En Route. 

.Besides visual storytelling, I love to write. My father writes science fiction. My uncle was the biggest author on WW2 aviation. My sister writes screenplays. Most of my words were scribbled on the backs of notebooks, beer mats, scraps of paper I would find weeks later in some random pocket. I felt at a loss. Why it wasn't happening. Only recently, looking through an abundance of collected scraps that I realise this is me, my life. With the world at my feet, and invitations to cross it, I have decided to begin writing these travel shorts properly, to remember them forever.

Markbrownfilms.com

 

1. Paris.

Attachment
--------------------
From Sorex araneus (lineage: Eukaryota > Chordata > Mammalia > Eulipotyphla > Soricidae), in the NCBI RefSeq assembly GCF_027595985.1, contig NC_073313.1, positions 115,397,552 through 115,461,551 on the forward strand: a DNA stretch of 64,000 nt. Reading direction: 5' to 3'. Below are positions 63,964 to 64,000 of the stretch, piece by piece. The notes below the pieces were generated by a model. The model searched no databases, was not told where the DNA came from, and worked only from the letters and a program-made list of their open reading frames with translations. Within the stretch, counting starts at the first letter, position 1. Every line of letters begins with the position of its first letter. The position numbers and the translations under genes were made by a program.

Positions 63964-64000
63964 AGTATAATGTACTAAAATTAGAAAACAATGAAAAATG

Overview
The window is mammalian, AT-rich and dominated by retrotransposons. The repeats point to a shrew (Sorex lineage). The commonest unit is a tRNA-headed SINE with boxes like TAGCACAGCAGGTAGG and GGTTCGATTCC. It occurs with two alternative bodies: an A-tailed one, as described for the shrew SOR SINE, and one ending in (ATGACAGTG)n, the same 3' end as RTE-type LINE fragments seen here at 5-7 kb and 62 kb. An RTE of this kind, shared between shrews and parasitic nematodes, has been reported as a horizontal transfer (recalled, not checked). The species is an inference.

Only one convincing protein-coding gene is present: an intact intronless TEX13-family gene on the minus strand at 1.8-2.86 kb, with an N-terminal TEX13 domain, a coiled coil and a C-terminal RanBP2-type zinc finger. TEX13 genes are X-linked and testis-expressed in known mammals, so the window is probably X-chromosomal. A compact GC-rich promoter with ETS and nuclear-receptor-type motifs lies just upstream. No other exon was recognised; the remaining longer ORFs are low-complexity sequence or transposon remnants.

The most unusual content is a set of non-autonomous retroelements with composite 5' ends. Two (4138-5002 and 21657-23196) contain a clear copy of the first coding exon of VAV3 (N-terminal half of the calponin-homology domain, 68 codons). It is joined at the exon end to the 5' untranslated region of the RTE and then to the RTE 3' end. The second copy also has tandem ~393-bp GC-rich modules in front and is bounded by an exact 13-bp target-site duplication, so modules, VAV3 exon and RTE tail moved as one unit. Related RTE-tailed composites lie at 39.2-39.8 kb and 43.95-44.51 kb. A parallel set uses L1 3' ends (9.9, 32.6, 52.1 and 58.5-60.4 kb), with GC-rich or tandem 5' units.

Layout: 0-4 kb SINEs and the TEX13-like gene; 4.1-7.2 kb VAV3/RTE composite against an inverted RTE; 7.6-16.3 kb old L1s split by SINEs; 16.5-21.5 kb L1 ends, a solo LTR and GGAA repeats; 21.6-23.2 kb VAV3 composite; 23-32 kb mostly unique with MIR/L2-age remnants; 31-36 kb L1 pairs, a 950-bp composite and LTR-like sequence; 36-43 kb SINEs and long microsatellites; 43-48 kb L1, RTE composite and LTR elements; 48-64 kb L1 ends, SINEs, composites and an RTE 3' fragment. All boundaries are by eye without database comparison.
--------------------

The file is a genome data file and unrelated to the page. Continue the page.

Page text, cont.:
Jake illuminated wonder and immaturity with little restraint, as most young men do at the age of twenty-seven. He uncorked the bottle of champagne, allowing her to drink first, watching the moonlight play on her skin as she swallowed, that soft pink young skin, goose-bumped and fragrant. Jake had met her hours before. He was in Montmatre. Had recently arrived on the Euro from Kings Cross London. A last minute trip, planned poorly, as most of his plans usually were. He had packed fast and headed to the station hoping to board a train to the north, but dazzled by the sign to Paris, he enquired the cost of a ticket. £120. Two hours later he found himself smoking a cigarette in the Gare De Nord. With no reservations he headed north by foot. It was April. Early spring showers had cleansed the air and Jake enjoyed the climb. Eventually he discovered a cherry coloured doorway. It read GDlGGD on a gold plaque by the entrance. He rang the bell. Locks unlatched and it creaked open to reveal an elderly woman. Her name was Dee, and she was grand, draped in silk, pearls, and clutching a gin straight. Dee welcomed him in to a home adorned with glamour, memories, framed pictures of a younger self, draped in silk and pearls throughout the years. She had lived here through the Nazi's, manning her mothers hotel. Now the hotel was hers, and the four story town house was Paris in its knackered wallpaper, creaking stairwell, perfumed air, velure. Dee was Paris. Dee-Dee as she was known, showed Jake to his room. It was a simple four walls, a bed, a sink, rug, and a view east across the rooftops. She poured him a gin and they sat together on the bed. There were some simple rules under her roof; no guests after nine, no smoking indoors, and Jake was welcome to eat with Dee and her husband in the garden at six if he so desired. Moments later he was freshened up and heading in a westward direction, finding comfort in small bars